So, students (and parents) don’t like to make eye contact with scientists, they don’t particularly like science, and they don’t think they are good at science.  It sounds to me like Science has a public relations problem.

Too many people have a mistaken, stereotyped view of scientists as people, and science as an avocation.  Most people don’t know scientists, personally.  As a result their only experiences with science and scientists are based on media representations.  Scientists are often portrayed in one of two ways.  1) messy-haired, wearing a white lab coat, standing next to an array of bubbling glass tubes and beakers or “sciency” electronic apparatus.  2) dorks in comic book character t-shirts spouting physics equations.  We might throw in socially awkward and atheist into each of these descriptions, as well.

Stereotype 2: dorks in comic shirts spouting equations

Add to these mistaken stereotypes, a poor introduction to science in public school.  Now, hold on a second.  I’m not blaming the teachers, necessarily.  No doubt there are great science teachers and crappy science teachers.  I blame the bureaucratic nightmare better known as No Child Left Behind.  Teachers, fearful of loosing their jobs because their students don’t perform well on a standardized test, can’t make science fun and interesting because they are “teaching to a test.”  Gone are the days when teachers could go off on tangents to teach concepts their students want to run with.

A kick-ass public relations blitz is the best hope for changing stereotypes and short comings of our public education system.  Scientists need to get out and meet the public head on.  Make tv and radio appearances.  Go to local schools with their research.  Give talks about their research to civic groups and at public venues.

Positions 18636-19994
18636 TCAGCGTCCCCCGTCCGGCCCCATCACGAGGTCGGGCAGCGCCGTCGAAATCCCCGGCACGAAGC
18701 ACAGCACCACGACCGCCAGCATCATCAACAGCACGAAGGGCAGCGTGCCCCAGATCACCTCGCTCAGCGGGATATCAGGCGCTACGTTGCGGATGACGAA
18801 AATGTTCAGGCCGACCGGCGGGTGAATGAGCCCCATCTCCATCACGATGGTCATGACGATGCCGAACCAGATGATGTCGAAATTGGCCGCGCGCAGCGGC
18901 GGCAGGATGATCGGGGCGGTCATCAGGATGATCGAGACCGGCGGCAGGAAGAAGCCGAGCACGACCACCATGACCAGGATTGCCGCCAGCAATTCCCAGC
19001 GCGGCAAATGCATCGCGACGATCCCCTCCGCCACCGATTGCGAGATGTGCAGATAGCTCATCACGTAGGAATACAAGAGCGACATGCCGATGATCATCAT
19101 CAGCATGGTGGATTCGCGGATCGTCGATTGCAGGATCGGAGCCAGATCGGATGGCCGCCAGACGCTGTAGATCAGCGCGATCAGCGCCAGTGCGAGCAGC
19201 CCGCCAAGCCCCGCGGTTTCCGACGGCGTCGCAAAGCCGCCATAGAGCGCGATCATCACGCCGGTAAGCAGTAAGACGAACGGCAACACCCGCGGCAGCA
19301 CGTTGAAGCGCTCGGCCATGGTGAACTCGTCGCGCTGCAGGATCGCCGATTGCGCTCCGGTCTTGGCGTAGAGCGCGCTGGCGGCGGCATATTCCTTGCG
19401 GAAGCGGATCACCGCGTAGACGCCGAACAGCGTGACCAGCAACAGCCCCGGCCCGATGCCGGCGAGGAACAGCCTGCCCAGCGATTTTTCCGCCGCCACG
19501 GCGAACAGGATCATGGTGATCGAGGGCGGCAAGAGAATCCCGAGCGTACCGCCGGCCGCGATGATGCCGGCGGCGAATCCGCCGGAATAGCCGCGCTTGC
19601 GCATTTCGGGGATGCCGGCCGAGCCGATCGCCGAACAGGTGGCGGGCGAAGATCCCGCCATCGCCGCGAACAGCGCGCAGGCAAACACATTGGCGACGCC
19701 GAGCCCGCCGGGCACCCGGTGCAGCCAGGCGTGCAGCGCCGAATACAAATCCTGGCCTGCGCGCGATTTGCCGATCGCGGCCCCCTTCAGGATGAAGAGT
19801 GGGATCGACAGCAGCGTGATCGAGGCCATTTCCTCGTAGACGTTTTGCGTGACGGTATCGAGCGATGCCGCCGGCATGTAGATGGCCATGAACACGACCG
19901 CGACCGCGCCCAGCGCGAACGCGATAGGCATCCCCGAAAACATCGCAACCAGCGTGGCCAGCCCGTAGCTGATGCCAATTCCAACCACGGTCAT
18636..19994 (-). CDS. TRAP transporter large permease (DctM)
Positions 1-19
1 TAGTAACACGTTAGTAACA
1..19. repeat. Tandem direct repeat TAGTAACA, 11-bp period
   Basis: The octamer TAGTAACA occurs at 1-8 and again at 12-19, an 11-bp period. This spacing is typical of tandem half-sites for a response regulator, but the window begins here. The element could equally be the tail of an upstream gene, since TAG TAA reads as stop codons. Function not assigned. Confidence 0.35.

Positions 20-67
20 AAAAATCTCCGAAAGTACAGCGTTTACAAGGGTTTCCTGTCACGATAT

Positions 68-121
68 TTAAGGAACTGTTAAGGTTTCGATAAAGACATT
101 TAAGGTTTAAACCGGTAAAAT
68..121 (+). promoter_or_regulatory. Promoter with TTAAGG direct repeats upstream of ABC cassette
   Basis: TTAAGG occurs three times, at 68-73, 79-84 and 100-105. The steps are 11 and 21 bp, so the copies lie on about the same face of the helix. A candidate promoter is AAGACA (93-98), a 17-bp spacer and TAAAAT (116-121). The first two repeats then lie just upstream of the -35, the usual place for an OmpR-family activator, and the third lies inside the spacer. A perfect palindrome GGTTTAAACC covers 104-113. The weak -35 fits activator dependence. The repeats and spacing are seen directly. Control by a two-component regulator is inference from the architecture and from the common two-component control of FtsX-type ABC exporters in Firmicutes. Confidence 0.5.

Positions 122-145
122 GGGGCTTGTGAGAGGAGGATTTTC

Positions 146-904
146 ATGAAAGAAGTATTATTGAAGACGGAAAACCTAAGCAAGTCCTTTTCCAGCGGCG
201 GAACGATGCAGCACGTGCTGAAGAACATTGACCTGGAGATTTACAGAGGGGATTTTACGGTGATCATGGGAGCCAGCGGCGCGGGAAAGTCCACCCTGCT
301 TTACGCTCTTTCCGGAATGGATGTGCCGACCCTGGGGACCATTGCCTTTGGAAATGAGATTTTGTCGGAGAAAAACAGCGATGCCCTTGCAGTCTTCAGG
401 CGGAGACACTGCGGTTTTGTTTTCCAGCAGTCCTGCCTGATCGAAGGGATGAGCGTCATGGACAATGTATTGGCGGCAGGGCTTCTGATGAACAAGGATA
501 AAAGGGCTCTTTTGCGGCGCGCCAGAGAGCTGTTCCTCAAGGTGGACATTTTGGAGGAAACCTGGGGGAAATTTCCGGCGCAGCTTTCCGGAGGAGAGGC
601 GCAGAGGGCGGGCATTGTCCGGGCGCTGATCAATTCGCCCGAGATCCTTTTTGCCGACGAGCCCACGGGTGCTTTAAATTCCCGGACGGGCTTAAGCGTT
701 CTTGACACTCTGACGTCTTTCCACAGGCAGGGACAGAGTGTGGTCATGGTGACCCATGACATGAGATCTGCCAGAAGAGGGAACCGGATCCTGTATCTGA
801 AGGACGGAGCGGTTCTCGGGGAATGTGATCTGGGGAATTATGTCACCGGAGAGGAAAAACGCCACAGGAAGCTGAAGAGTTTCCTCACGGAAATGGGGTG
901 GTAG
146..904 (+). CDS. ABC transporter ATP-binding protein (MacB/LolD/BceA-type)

Help teh general public understand who scientists are as a group.  Being a scientist, I know how diverse scientists are as a group. Scientists are men and women; gay, straight, and transgendered; catholic, protestant, jewish, muslim, atheist; mothers and fathers; couch potatoes and marathon runners; laid-back cross-county skiers and gnarly snowboarders.  If you haven’t gotten it yet,  Scientists are people, too!

So, if you are reading this post and you are a scientist, get out there and engage people.  Help them understand what you do.  It may not be easy sometimes.  Make a special effort to pass on your passion for science to kids.  They are naturally curious, we need to nurture that curiosity into their teen years.  And if you are a non-scientist, get informed.  This internet thing is loaded with useful information.  Put it to use.  Email scientists that are dong work you find interesting, follow a science blog or listen to science podcasts (1, 2, 3).  Find out what science is all about.  It’s not just test tubes, beakers, and fancy sciency stuff.

And after all of this typing, it turns out I may be wrong.  Science has been proven to be hard.